2. Thus, the Erie doctrine rule that a US DC must apply the law of the state in which it is sitting did not apply
    • In absence of an applicable Act of Congress, a federal court had the right to fashion a governing common law rule by their own standards.
  3. Important federal interest at stake: so, for this case, identified a major federal interest in permitting the court to fashion its own rule: namely, the issue of uniformity in dealing with the vast amount of negotiable instruments and commercial paper issued by the federal government.
  4. If each transaction was subject to the application of a multiplicity of different state laws, it would lead to great confusion and uncertainty in the administration of federal programs.


Texas Industries v. Radcliff Materials

Under what issue is the debate?

    • There’s no authority under substantive law to let a D seek contribution from other co-conspirators. (There is no substantive claim).


Two issues to look at:

    • Affirmative creation of a right of action by Congress either expressly or clearly implicit or Congress gives courts the power to develop substantive law 
      • There is no statutory authority.
      • If there is to be any basis for the claim, it has to be based on federal common law.
    • Federal Common Law:
      • Free standing common law?
      • Federal common law exists in the following types of cases:
        • Rights and obligations of US are concerned (necessary to protect uniquely federal interests).
          • State laws are not uniform – there would be a different right and obligation of the US depending on the states. That is not desirable – it is too important so have a uniform law.
        • Admiralty
          • Traditionally, the federal courts have heard admiralty cases (dealing with high seas or navigatable waters) for uniformity.
        • Interstate and International Disputes
          • Boundary issue, conflict between 2 states, etc.
            • Which state law would you use? It would favor one state over the other. Better to have a uniform federal law. (in absence of statute, will develop common law).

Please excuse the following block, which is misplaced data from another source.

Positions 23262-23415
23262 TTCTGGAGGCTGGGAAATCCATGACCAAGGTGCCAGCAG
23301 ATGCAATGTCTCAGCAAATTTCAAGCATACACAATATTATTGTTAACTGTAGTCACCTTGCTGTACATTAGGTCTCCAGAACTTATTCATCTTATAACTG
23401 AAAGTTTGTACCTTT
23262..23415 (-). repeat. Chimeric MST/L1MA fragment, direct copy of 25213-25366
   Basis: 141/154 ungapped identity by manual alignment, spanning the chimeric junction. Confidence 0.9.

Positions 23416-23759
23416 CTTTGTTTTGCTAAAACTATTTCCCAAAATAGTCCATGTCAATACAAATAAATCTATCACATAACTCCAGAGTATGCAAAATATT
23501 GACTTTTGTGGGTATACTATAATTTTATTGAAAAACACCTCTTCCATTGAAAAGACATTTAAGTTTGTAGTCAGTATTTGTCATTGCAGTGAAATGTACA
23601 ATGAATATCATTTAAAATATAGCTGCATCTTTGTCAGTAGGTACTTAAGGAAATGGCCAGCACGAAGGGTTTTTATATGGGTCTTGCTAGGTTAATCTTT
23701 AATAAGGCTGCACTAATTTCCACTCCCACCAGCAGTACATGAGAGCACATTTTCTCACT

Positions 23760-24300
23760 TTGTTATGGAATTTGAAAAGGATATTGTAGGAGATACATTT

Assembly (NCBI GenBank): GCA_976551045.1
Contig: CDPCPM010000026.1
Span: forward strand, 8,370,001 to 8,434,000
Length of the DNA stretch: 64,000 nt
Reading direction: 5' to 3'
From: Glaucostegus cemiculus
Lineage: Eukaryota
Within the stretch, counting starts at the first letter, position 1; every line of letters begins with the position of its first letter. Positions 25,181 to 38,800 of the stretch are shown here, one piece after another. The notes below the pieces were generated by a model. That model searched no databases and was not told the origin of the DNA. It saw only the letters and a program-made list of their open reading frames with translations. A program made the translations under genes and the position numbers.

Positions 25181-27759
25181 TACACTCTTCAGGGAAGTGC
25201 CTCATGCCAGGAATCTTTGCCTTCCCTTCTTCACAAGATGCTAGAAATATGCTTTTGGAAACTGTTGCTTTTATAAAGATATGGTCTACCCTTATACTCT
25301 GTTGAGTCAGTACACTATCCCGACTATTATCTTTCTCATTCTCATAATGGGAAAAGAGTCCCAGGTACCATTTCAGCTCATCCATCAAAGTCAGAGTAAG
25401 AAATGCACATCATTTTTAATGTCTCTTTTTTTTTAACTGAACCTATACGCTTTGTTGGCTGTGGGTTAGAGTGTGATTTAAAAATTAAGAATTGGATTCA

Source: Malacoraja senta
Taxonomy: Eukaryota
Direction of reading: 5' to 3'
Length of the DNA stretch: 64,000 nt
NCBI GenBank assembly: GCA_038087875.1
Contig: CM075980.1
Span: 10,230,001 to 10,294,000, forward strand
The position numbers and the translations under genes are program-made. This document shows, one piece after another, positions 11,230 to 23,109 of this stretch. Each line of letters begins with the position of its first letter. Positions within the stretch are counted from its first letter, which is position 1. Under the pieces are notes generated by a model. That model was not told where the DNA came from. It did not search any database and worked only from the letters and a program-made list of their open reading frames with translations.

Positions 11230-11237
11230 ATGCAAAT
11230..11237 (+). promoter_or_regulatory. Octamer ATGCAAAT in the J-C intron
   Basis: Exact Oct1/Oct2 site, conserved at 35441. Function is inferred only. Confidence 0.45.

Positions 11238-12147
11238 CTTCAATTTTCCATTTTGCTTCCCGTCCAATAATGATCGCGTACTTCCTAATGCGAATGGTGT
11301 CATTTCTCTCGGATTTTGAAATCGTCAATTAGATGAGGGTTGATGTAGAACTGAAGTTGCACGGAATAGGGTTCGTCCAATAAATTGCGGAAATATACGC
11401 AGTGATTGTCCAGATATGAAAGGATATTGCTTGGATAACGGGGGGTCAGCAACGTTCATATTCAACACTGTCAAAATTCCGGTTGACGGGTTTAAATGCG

Federal common law is case by case. If they don’t fall under one of the categories (above) then its for Congress to decide, not the courts. States can ignore federal common law, only applies to federal courts. Also, has to do with jurisdiction issues.


Does this case fall under one of these categories??

    • No, this is a private suit, doesn’t concern the US as a whole or an interstate issue.
    • Not the proper situation for the federal court to develop and apply federal substantive common law.
    • Question for Congress to decide on this case, not one for the court to decide.

This case: no statute, no federal common law. What now?

    • Supremacy – there is no cause of action because anti trust is a federal question, and there is no statute and no federal common law.
    • No cause of action.


How is federal common law consistent with the Rules of Decision Act?

    • Not really clear how



Ascertaining State Law (How do federal courts know which state law to use?)


If there is no state statute or decision by the highest state court, the Fed Ct has to predict what the highest court would do (but doesn’t mean they predict properly).


Court can use all resources that the Court of Appeals can use… has to put itself in the shoes of the state ct.

  • Look at all sources that would be persuasive to the state courts to make the decision.
    • Policy decisions, other state practices, general considerations of what authority might be useful

Certification statutes (CA has one):